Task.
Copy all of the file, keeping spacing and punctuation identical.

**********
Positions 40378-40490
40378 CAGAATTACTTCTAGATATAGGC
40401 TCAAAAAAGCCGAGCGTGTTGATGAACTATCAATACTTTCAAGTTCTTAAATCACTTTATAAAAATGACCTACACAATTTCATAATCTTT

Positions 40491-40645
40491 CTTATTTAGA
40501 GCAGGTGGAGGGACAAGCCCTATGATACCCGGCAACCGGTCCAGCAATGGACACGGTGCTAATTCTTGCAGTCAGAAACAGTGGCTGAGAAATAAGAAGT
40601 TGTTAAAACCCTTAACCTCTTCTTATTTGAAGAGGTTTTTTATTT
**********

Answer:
Positions 40378-40490
40378 CAGAATTACTTCTAGATATAGGC
40401 TCAAAAAAGCCGAGCGTGTTGATGAACTATCAATACTTTCAAGTTCTTAAATCACTTTATAAAAATGACCTACACAATTTCATAATCTTT

Positions 40491-40645
40491 CTTATTTAGA
40501 GCAGGTGGAGGGACAAGCCCTATGATACCCGGCAACCGGTCCAGCAATGGACACGGTGCTAATTCTTGCAGTCAGAAACAGTGGCTGAGAAATAAGAAGT
40601 TGTTAAAACCCTTAACCTCTTCTTATTTGAAGAGGTTTTTTATTT